Stunning Aerosol Visualisation Accidentally Captures The Ferocity Of This Year's Hurricane Season

A new simulation produced by NASA's Data Visualisation Studio packs four months of swirling atmospheric activity into a two minute clip that reminds us how unrelenting this past hurricane season really was.

This looks like a timelapse pieced together from images taken by satellites, but it isn't. Rather, it's a computer simulation based on real data. Specifically, the model is showing the progression of aerosols - wafts of sea salt, dust and smoke - blowing through the atmosphere from July 31 to 1 November 2017. This visualisation was churned out by the Goddard Earth Observing System (GEOS), a system of maths models developed by the Global Modelling and Assimilation Office (GMAO) at NASA's Goddard Space Flight Center.

What's particularly neat about this video is that the hurricanes kind of appear by accident. Hurricanes aren't aerosols, but because the NASA scientists were tracking the stuff carried by wind around the atmosphere, they were able to visualise the various storm systems as they moved across the Atlantic. NASA explains:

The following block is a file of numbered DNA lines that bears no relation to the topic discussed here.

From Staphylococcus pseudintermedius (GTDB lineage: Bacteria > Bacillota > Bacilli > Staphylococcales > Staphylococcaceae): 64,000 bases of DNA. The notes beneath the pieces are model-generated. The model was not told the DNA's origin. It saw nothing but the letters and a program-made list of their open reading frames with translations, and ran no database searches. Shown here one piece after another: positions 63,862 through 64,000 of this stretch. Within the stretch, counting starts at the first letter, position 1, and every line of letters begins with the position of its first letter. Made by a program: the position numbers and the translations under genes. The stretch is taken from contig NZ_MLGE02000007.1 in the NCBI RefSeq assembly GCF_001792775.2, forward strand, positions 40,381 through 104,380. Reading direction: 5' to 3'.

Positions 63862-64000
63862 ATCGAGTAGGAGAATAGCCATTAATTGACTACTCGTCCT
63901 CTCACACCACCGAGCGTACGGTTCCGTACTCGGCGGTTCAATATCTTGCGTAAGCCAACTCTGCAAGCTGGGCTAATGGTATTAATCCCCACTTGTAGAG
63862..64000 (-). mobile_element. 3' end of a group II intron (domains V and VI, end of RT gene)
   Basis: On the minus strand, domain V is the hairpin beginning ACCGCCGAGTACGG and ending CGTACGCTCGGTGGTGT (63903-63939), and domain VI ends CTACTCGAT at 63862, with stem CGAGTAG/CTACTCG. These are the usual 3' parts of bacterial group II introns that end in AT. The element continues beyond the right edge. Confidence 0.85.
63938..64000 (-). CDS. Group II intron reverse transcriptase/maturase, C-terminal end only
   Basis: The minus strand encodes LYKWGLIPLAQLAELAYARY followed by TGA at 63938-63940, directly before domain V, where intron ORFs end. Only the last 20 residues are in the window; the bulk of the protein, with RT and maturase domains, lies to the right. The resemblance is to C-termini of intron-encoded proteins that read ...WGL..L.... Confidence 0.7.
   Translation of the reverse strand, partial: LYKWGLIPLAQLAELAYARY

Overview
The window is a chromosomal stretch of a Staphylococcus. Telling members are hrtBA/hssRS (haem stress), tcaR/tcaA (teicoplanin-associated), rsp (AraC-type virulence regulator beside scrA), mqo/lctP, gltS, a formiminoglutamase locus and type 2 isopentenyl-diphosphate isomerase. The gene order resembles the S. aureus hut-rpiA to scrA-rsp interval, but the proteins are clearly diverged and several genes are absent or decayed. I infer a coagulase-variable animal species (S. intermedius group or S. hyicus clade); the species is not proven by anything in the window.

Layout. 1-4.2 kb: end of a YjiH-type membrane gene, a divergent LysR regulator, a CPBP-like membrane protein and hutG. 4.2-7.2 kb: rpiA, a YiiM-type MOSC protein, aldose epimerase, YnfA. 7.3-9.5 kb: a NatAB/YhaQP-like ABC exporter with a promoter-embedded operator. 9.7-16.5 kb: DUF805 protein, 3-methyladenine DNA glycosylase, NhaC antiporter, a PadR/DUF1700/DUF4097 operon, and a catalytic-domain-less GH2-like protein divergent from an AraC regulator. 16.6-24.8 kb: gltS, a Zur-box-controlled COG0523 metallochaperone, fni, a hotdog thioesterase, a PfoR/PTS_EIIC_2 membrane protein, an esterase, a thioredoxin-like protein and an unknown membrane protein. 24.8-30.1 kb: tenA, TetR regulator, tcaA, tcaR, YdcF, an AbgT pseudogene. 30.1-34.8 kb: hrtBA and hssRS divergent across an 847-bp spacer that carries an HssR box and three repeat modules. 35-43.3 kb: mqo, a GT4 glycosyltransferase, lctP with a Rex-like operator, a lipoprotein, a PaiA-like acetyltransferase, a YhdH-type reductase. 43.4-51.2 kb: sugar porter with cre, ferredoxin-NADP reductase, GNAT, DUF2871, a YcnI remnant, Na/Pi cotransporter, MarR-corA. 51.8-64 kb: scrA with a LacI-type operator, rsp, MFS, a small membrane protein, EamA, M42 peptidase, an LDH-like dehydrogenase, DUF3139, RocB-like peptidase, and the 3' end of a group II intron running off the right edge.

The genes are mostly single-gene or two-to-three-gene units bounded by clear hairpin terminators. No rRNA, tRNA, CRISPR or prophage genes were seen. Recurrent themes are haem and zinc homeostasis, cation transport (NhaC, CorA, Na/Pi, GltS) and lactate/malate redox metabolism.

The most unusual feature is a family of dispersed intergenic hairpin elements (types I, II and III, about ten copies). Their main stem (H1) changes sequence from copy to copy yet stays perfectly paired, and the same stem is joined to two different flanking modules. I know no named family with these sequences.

During the 2017 hurricane season, the storms are visible because of the sea salt that is captured by the storms. Strong winds at the surface lift the sea salt into the atmosphere and the particles are incorporated into the storm. Hurricane Irma is the first big storm that spawns off the coast of Africa. As the storm spins up, the Saharan dust is absorbed in cloud droplets and washed out of the storm as rain. This process happens with most of the storms, except for Hurricane Ophelia. Forming more northward than most storms, Ophelia travelled to the east picking up dust from the Sahara and smoke from large fires in Portugal. Retaining its tropical storm state farther northward than any system in the Atlantic, Ophelia carried the smoke and dust into Ireland and the UK.

It's a gorgeous simulation for sure, but scientists can use models like these to understand all the different things that go on in our atmosphere and how they all fit together to produce weather.

[NASA Data Visualisation Studio]

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